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Longitudinal age-and cohort trends in body mass index in Sweden - a 24-year follow-up study

Karadag, Özge LU ; Calling, Susanna LU ; Midlöv, Patrik LU ; Sundquist, Jan LU ; Sundquist, Kristina LU and Johansson, Sven-Erik LU (2013) In BMC Public Health 13.
Abstract
Background: The aim of this longitudinal study was to analyze whether mean Body Mass Index (BMI), assessed at four occasions, changed within different age groups and birth cohorts over time, i.e., between 1980/81 and 2004/05, after adjustment for possible confounders. Methods: A sample of 2728 men and 2770 women aged 16-71 years at study start were randomly drawn from the Swedish Total Population Register and followed from 1980/81 to 2004/05. The same sample was assessed on four occasions during the 24-year study period (i.e., every eighth year). The outcome variable, BMI, was based on self-reported height and weight. A mixed model, with random intercept and random slope, was used to estimate annual changes in BMI within the different age... (More)
Background: The aim of this longitudinal study was to analyze whether mean Body Mass Index (BMI), assessed at four occasions, changed within different age groups and birth cohorts over time, i.e., between 1980/81 and 2004/05, after adjustment for possible confounders. Methods: A sample of 2728 men and 2770 women aged 16-71 years at study start were randomly drawn from the Swedish Total Population Register and followed from 1980/81 to 2004/05. The same sample was assessed on four occasions during the 24-year study period (i.e., every eighth year). The outcome variable, BMI, was based on self-reported height and weight. A mixed model, with random intercept and random slope, was used to estimate annual changes in BMI within the different age groups and birth cohorts. Results: Mean BMI increased from 24.1 to 25.5 for men and from 23.1 to 24.3 for women during the 24-year study period. The annual change by age group was highest in the ages of 32-39, 40-47 and 48-55 years among men, and in the ages of 24-31, 32-39, and 40-47 years among women. The highest annual changes were found in the youngest birth cohorts for both men and women, i.e., those born 1958-65, 1966-73, and 1974-81. For each birth cohort, the annual change in BMI increased compared to the previous, i.e., older, birth cohort. In addition, age-by-cohort interaction tests revealed that the increase in BMI by increasing age was higher in the younger birth cohorts (1966-1989) than in the older ones. Conclusions: Public health policies should target those age groups and birth cohorts with the highest increases in BMI. For example, younger birth cohorts had higher annual increases in BMI than older birth cohorts, which means that younger cohorts increased their BMI more than older ones during the study period. (Less)
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author
organization
publishing date
type
Contribution to journal
publication status
published
subject
keywords
Age, Birth cohort, Body mass index, Longitudinal data, Mixed models
in
BMC Public Health
volume
13
publisher
BioMed Central
external identifiers
  • wos:000325074900002
  • scopus:84885060704
ISSN
1471-2458
DOI
10.1186/1471-2458-13-893
language
English
LU publication?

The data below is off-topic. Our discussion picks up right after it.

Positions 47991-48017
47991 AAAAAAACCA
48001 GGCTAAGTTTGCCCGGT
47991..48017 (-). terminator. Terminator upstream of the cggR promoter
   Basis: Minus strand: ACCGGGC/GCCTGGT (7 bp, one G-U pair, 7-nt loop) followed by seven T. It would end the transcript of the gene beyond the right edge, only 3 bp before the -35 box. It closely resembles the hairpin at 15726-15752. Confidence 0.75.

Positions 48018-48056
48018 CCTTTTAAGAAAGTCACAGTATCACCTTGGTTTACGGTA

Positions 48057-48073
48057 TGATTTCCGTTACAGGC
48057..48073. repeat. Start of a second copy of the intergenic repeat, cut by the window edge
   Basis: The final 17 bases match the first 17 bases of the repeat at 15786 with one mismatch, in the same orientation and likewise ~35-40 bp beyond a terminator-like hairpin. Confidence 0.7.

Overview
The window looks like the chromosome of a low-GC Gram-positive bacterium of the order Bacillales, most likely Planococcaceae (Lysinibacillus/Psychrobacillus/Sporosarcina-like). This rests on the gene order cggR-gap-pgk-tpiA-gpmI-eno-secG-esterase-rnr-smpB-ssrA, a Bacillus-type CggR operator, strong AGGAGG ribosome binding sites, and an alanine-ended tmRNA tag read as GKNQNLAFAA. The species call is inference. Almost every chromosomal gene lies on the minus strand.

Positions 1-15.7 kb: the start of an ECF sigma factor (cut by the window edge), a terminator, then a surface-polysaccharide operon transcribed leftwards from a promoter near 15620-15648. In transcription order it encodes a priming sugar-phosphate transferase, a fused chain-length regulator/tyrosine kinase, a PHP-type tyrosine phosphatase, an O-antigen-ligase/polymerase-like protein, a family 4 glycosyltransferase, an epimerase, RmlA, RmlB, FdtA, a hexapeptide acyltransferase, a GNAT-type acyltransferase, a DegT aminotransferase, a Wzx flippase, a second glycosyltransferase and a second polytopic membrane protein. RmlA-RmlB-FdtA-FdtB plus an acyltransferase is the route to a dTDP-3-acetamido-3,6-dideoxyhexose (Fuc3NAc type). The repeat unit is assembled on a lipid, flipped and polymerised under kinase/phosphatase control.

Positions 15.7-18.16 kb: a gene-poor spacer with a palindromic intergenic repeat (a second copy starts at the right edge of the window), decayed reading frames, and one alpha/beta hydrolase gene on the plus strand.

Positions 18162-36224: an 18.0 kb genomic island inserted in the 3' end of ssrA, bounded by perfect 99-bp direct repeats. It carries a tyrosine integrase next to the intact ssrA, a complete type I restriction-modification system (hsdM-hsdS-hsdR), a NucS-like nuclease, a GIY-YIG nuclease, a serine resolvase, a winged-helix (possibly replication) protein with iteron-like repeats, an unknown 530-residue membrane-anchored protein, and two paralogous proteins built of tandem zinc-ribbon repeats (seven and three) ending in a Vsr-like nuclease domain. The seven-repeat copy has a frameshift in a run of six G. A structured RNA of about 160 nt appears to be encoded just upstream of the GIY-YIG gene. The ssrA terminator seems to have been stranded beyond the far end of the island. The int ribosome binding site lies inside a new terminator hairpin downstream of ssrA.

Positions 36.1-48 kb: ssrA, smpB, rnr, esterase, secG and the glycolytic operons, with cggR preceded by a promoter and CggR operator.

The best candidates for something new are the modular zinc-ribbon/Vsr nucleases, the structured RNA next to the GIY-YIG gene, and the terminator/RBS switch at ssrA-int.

yes
id
a76c92d6-be9f-415d-98ef-278054a9e962 (old id 4172153)
date added to LUP
2013-12-06 12:31:22
date last changed
2018-10-27 04:23:18
@article{a76c92d6-be9f-415d-98ef-278054a9e962,
  abstract     = {Background: The aim of this longitudinal study was to analyze whether mean Body Mass Index (BMI), assessed at four occasions, changed within different age groups and birth cohorts over time, i.e., between 1980/81 and 2004/05, after adjustment for possible confounders. Methods: A sample of 2728 men and 2770 women aged 16-71 years at study start were randomly drawn from the Swedish Total Population Register and followed from 1980/81 to 2004/05. The same sample was assessed on four occasions during the 24-year study period (i.e., every eighth year). The outcome variable, BMI, was based on self-reported height and weight. A mixed model, with random intercept and random slope, was used to estimate annual changes in BMI within the different age groups and birth cohorts. Results: Mean BMI increased from 24.1 to 25.5 for men and from 23.1 to 24.3 for women during the 24-year study period. The annual change by age group was highest in the ages of 32-39, 40-47 and 48-55 years among men, and in the ages of 24-31, 32-39, and 40-47 years among women. The highest annual changes were found in the youngest birth cohorts for both men and women, i.e., those born 1958-65, 1966-73, and 1974-81. For each birth cohort, the annual change in BMI increased compared to the previous, i.e., older, birth cohort. In addition, age-by-cohort interaction tests revealed that the increase in BMI by increasing age was higher in the younger birth cohorts (1966-1989) than in the older ones. Conclusions: Public health policies should target those age groups and birth cohorts with the highest increases in BMI. For example, younger birth cohorts had higher annual increases in BMI than older birth cohorts, which means that younger cohorts increased their BMI more than older ones during the study period.},
  articleno    = {893},
  author       = {Karadag, Özge and Calling, Susanna and Midlöv, Patrik and Sundquist, Jan and Sundquist, Kristina and Johansson, Sven-Erik},
  issn         = {1471-2458},
  keyword      = {Age,Birth cohort,Body mass index,Longitudinal data,Mixed models},
  language     = {eng},
  publisher    = {BioMed Central},
  series       = {BMC Public Health},
  title        = {Longitudinal age-and cohort trends in body mass index in Sweden - a 24-year follow-up study},
  url          = {http://dx.doi.org/10.1186/1471-2458-13-893},
  volume       = {13},
  year         = {2013},
}